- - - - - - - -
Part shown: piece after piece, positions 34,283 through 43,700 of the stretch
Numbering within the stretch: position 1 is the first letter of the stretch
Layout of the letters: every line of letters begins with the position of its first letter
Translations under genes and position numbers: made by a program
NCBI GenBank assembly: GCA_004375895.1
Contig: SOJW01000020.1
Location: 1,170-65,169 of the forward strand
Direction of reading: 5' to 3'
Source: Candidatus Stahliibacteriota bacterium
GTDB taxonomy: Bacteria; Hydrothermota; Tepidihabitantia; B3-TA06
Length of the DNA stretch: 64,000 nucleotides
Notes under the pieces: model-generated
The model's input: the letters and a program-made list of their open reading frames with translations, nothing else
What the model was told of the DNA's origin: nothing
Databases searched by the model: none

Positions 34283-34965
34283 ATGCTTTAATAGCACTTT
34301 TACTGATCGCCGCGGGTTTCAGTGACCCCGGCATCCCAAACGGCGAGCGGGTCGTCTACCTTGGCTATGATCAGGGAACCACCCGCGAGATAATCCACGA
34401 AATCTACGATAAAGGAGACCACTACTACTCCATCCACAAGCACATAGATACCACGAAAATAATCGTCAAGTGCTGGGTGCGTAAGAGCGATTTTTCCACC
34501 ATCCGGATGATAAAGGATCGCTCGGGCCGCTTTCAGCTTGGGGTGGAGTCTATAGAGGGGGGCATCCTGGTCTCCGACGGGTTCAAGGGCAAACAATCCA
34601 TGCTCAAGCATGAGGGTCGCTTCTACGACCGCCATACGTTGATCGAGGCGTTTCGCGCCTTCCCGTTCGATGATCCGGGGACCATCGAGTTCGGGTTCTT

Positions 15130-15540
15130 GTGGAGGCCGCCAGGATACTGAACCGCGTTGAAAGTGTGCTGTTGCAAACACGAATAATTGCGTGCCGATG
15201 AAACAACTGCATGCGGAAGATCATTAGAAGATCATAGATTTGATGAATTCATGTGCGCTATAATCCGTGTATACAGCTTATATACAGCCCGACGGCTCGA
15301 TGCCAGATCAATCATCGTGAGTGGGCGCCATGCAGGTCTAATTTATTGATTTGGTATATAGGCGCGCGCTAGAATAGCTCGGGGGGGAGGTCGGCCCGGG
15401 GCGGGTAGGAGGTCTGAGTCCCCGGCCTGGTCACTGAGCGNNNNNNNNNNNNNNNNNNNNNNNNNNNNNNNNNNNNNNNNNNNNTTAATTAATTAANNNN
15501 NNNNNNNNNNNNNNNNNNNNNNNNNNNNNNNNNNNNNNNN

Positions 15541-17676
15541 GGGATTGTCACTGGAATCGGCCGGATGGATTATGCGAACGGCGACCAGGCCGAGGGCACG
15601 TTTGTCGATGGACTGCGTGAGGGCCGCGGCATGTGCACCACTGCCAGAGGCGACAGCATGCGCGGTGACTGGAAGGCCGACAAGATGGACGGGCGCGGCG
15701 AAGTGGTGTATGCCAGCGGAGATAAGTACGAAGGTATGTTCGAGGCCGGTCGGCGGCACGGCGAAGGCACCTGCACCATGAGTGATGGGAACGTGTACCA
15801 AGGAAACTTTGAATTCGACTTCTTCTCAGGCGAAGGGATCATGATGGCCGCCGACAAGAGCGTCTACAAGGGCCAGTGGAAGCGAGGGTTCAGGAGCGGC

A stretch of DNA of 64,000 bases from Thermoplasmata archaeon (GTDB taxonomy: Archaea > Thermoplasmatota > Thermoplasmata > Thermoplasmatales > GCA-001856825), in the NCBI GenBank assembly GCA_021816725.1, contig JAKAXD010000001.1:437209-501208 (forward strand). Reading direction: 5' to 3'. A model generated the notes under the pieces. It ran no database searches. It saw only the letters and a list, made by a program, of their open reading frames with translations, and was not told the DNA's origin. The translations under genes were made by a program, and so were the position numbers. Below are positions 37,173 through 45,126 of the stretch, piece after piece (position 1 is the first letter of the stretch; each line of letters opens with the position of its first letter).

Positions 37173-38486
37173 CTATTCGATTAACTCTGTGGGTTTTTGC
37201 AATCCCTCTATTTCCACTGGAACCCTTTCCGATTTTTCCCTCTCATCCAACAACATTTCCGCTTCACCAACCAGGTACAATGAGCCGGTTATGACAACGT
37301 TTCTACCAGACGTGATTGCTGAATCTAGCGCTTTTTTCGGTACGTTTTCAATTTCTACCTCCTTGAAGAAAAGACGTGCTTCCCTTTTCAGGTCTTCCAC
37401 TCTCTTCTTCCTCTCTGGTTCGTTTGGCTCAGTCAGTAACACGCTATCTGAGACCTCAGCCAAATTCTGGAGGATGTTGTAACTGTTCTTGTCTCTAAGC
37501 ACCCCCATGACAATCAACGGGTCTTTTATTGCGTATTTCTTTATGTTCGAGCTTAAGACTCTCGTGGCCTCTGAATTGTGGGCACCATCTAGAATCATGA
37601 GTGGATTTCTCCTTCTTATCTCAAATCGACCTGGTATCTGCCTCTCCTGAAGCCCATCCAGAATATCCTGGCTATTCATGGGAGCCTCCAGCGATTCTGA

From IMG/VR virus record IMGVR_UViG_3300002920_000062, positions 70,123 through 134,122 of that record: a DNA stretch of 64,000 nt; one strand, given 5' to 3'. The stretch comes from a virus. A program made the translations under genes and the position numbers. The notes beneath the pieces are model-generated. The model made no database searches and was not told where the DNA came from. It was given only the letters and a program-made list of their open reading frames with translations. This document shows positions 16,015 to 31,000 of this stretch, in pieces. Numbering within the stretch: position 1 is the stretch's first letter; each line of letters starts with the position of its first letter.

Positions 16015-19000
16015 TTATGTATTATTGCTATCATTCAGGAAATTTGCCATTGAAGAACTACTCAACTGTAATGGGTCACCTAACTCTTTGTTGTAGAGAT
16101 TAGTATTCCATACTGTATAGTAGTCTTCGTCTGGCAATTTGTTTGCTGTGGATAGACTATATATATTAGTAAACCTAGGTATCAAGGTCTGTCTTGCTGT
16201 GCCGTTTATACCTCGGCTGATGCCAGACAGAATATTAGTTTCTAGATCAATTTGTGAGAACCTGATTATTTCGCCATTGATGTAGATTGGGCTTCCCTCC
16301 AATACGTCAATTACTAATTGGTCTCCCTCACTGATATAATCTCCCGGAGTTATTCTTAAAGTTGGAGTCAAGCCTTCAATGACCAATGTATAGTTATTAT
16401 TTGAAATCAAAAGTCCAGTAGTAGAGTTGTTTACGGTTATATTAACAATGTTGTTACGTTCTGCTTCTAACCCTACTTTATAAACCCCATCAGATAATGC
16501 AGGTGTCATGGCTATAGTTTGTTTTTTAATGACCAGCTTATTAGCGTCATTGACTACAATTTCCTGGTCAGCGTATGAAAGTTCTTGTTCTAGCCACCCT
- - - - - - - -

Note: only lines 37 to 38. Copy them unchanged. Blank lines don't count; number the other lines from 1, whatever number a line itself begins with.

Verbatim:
37301 TTCTACCAGACGTGATTGCTGAATCTAGCGCTTTTTTCGGTACGTTTTCAATTTCTACCTCCTTGAAGAAAAGACGTGCTTCCCTTTTCAGGTCTTCCAC
37401 TCTCTTCTTCCTCTCTGGTTCGTTTGGCTCAGTCAGTAACACGCTATCTGAGACCTCAGCCAAATTCTGGAGGATGTTGTAACTGTTCTTGTCTCTAAGC